From the moment the B.O.A.C. Stratocruiser taxied up to the International Air Terminal at Idlewild, James Bond was treated like royalty.
– Live and Let Die.
This is one case where the old days were definitely better. More comfortable at a minimum.
Bond enjoys the luxury of the stratocruiser, flying it also in Diamonds Are Forever.
In For Your Eyes Only, Bond laments that he isn’t able to take the Stratocruiser:
Two days later, Bond took the Friday Comet to Montreal. He did not care for it. It flew too high and too fast and there were too many passengers. He regretted the days of the old Stratocruiser — that fine lumbering old plane that took ten hours to cross the Atlantic. Then one had been able to have dinner in peace, sleep for seven hours in a comfortable bunk, and get up in time to wander down to the lower deck and have that ridiculous BOAC ‘country house’ breakfast while the dawn came up and flooded the cabin with the first bright gold of the Western hemisphere.
Bond feels everything is too rushed on the Comet.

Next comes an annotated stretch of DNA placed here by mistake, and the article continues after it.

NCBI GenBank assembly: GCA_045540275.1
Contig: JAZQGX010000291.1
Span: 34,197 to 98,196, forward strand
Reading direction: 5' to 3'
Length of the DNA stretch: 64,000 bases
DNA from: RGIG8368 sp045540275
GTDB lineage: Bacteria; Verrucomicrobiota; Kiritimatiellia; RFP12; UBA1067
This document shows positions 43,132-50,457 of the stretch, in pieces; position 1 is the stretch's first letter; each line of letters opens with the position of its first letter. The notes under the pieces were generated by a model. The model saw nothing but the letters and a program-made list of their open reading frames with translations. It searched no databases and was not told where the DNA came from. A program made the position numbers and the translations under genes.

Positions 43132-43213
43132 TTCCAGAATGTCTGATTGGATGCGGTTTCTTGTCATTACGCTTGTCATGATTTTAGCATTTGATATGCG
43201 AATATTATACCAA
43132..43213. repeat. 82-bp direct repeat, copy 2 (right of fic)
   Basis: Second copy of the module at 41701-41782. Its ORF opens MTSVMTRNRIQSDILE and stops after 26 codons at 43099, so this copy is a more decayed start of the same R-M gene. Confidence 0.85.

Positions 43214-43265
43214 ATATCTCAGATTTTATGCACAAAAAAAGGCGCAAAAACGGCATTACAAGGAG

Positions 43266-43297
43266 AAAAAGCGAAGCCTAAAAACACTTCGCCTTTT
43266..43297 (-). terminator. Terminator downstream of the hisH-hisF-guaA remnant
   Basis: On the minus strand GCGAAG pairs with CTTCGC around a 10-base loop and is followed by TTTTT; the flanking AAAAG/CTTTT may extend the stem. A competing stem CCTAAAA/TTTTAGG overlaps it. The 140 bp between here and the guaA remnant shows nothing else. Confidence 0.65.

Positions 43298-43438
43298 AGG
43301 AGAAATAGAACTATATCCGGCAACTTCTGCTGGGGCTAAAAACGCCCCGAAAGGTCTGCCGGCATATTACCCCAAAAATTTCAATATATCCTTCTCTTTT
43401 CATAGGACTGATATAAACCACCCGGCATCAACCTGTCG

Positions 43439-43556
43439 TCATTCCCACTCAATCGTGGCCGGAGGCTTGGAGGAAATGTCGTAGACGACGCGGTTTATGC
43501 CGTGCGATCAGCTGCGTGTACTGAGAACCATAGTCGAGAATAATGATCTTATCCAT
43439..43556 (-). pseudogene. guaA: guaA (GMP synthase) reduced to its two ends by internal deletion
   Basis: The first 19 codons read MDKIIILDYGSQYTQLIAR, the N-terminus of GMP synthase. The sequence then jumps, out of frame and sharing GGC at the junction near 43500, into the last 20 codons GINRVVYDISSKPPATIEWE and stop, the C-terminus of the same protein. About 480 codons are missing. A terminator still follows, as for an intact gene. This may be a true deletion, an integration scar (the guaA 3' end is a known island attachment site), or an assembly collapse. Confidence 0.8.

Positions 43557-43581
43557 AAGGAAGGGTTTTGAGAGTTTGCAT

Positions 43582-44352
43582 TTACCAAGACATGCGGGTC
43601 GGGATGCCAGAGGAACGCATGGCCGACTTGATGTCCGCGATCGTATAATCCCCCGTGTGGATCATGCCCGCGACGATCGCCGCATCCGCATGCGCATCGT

At the end of Goldfinger, Bond is a captive aboard a Stratocruiser hijacked by Goldfinger and his crew.
This 1952 ad gives you a feel for the experience.
My feeling is that Bond would eschew the downstairs cocktail lounge:
Preferring instead to have a drink in his seat, or sleep in a private berth. (Though in Diamonds Are Forever, Bond notes that he booked too late to get a sleeping berth.) Young lady presumably not included.
On all three occasions above in which Bond flew the Stratocruiser, the airport involved on the United States end of things was Idlewild, which is now John F. Kennedy International Airport. Here’s a peek at it back in the 1950’s:
For much, much more on this plane and wonderful era in airplane travel, check out this page.